Closure: John Updike and Sex

My first reading moment featuring a love story was the attraction between Tom Sawyer and Becky Thatcher in Mark Twain’s The Adventures of Tom Sawyer when I was in third or fourth grade. I can still conjure up their quick kiss in the cave scene in all its imaginative detail. Later, in early high school, I devoted myself to Jane Eyre’s search for purpose and discovering love with the dark, sophisticated and tormented Edward Rochester.

Amid the times when these classics encompassed my world of romance, the talk of sordid lust was through the popular Hugh Hefner’s Playboy and Penthouse magazines. No, I wasn’t a reader nor a peruser of the photos, but I had high school and college friends who were.

So it was one extreme or the other: the black and white movie type of suggested sex of the curtain blowing through the open window or the glaring centerfold and full color exposure. It was all make believe.

As a university English major, I took a class featuring novels by Philip Roth, Saul Bellow and John Updike. It was the first time I read work so realistic of adult modern day life. Characters were regular people who could be my neighbors or professors. No one was literally lost in a cave or had an insane wife locked on the third floor of his mansion. The stories featured male characters and, in my memory, all of the men in John Updike’s works were in search of sex. Sex in average bedrooms like the one in my house or, now that I think about it, anywhere they could get it.

While the professor expounded on the works’ lofty themes and literary genius, and I took notes as the dutiful student who knew an analytical paper was in the offing, my real thinking was somewhere else: focused on the overabundance of sex, real, suburban sex. And perhaps I pined for the want of a gothic structure or a one-of-the-boys relationships like Nancy Drew. Instead, I think I grew up during that course and faced an all-too-realistic literary adulthood.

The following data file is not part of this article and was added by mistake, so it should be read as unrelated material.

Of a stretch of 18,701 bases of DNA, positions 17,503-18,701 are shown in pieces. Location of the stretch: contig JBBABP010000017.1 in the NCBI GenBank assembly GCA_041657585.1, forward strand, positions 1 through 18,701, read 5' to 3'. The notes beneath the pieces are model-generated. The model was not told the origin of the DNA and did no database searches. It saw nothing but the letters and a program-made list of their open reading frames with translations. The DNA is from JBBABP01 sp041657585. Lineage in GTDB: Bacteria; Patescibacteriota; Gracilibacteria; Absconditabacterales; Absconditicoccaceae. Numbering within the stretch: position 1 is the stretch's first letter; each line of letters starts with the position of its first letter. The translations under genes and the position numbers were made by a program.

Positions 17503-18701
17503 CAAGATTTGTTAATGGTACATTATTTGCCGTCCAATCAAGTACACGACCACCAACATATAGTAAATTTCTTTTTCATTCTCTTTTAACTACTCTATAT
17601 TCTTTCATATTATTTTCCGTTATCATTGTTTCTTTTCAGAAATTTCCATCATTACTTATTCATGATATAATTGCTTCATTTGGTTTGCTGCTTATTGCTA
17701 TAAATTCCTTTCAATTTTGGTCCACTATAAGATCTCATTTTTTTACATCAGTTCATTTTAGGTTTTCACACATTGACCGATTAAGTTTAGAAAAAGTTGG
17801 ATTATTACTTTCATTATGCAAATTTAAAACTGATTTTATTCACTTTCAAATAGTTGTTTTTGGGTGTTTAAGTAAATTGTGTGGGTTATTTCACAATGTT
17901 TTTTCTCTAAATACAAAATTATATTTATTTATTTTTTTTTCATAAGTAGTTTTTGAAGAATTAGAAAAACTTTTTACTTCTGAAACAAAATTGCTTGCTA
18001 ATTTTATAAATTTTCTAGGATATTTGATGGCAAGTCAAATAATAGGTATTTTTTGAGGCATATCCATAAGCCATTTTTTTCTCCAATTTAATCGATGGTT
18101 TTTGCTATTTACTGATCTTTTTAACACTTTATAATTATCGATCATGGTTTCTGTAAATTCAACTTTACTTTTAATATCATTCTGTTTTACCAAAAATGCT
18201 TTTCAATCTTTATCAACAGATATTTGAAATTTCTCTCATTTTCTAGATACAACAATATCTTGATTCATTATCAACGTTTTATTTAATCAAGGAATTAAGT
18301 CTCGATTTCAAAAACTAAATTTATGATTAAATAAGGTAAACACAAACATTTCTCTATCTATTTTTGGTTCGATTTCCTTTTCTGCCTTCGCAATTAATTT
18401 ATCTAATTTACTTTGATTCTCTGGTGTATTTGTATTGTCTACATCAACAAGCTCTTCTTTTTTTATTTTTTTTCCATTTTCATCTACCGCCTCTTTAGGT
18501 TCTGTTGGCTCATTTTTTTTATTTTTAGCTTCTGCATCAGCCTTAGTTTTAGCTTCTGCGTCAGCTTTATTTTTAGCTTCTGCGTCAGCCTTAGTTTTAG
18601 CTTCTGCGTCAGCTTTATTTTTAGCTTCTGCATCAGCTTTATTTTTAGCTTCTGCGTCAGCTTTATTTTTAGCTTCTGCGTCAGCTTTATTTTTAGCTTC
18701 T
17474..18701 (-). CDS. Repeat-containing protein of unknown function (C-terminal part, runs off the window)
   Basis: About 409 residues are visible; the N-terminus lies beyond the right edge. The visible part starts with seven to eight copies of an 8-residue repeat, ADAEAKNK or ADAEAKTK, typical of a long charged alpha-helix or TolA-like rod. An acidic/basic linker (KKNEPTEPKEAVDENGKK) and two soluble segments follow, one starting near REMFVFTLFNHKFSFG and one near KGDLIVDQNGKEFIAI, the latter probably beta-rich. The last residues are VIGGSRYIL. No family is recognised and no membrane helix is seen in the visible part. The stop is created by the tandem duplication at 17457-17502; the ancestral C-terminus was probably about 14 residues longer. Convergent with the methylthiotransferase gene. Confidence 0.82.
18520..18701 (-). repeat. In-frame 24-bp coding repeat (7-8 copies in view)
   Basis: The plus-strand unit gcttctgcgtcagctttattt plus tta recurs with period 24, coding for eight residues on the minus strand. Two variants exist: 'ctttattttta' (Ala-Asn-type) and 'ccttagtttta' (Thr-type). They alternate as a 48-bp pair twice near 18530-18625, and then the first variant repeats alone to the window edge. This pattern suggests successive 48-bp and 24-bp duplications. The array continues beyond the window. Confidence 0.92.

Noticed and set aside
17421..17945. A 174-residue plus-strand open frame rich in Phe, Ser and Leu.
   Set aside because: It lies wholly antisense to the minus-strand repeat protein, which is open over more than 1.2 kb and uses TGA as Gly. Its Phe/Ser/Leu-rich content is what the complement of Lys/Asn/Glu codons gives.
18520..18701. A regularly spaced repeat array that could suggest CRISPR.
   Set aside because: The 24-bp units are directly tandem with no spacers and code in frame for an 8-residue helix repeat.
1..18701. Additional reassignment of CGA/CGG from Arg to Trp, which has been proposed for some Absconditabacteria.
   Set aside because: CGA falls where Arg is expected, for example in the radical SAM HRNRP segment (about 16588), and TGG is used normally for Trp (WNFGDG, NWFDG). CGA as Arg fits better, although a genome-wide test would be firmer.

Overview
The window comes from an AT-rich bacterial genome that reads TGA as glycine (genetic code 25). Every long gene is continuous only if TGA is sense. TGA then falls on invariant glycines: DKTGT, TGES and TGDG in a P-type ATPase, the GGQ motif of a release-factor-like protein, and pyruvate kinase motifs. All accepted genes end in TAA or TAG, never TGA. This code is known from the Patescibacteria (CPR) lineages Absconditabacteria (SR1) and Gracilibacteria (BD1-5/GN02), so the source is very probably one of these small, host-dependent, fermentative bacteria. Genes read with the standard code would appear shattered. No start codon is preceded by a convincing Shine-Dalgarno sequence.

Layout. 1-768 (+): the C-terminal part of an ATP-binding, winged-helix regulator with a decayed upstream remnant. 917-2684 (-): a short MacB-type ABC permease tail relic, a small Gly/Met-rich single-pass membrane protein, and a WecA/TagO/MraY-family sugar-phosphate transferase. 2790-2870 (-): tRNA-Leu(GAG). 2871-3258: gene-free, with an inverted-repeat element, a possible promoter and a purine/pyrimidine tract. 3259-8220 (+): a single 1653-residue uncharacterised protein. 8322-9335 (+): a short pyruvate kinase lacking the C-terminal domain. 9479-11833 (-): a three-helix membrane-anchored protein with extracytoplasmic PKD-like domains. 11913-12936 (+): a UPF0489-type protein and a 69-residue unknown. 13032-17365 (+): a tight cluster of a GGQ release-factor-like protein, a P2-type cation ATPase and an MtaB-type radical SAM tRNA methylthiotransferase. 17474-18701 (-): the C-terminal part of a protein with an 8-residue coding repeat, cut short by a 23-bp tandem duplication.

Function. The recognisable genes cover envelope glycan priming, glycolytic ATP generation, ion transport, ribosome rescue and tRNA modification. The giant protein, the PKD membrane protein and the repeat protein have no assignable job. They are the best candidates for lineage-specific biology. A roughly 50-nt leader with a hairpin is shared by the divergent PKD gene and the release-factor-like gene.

Today, a few decades later, I finished reading John Updike’s collection of short stories entitled My Father’s Tears, first since 2000, the inner book jacket states. Males dominate each tale, but the men are older, much older. Some are in the suburbs, some are in foreign places. All are coping with aging. “The Walk with Elizanne” is about a high school reunion, same with “The Road Home.” Even those that feature boyhood like “The Guardians” and “The Laughter of the Gods” is from a senior male hindsight.

The one short with the greatest departure from my imposed Updike theme is “Varieties of Religious Experience.” It has sex, but love and faith from its domestic to its fanatical as it encompasses the terror of the Twin Towers on September 11, 2001, as experienced from various perspectives.

I gave away the John Updike books I had to read in college. I was through with the white guys in search of sex. Maybe too real for me. Maybe not. I reluctantly returned to his writing with his My Father’s Tears collection. And there I was, struck again with the same issues and felt the same realness. But this time the cold, hard facts of love were taken over by an aging, male mind who wondered whether love had met expectations, matched memories or redefined definitions.

John Updike doesn’t kid around with age. He isn’t imagining the stud muffins of his youthful pieces. They exist no longer because he exists no longer in that image.

His last two stories are my favorites: “Outage” and “The Full Glass.” I see them as his eulogy to himself. In “Outage” his older-now male, sex-driven ego sees itself in both states of fantasy and reality. “The Full Glass” is his swan song. Through all of John Updike’s personal journey as a youth, adult, author, lover, father, here he is, on the edge of living, looking back and seeing life as a full glass not an empty one.